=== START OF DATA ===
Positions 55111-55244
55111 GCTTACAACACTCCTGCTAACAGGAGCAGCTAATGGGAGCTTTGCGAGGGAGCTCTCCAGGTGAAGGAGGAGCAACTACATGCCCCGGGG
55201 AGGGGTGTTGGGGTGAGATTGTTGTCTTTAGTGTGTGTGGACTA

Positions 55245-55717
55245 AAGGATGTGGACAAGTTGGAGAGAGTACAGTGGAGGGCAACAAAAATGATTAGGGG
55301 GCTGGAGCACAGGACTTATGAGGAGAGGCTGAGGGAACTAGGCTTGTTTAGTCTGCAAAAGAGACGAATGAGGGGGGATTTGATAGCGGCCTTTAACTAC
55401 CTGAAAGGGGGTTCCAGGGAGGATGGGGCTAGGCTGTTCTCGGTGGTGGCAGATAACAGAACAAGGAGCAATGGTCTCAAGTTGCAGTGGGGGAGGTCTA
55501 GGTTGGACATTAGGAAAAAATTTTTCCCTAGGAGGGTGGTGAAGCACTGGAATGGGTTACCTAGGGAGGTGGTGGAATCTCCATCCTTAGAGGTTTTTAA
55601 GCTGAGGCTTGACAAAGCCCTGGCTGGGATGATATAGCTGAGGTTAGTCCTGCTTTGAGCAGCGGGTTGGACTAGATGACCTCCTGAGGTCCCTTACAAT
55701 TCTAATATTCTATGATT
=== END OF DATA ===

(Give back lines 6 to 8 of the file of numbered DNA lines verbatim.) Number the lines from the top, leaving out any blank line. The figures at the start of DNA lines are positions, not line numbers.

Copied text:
55301 GCTGGAGCACAGGACTTATGAGGAGAGGCTGAGGGAACTAGGCTTGTTTAGTCTGCAAAAGAGACGAATGAGGGGGGATTTGATAGCGGCCTTTAACTAC
55401 CTGAAAGGGGGTTCCAGGGAGGATGGGGCTAGGCTGTTCTCGGTGGTGGCAGATAACAGAACAAGGAGCAATGGTCTCAAGTTGCAGTGGGGGAGGTCTA
55501 GGTTGGACATTAGGAAAAAATTTTTCCCTAGGAGGGTGGTGAAGCACTGGAATGGGTTACCTAGGGAGGTGGTGGAATCTCCATCCTTAGAGGTTTTTAA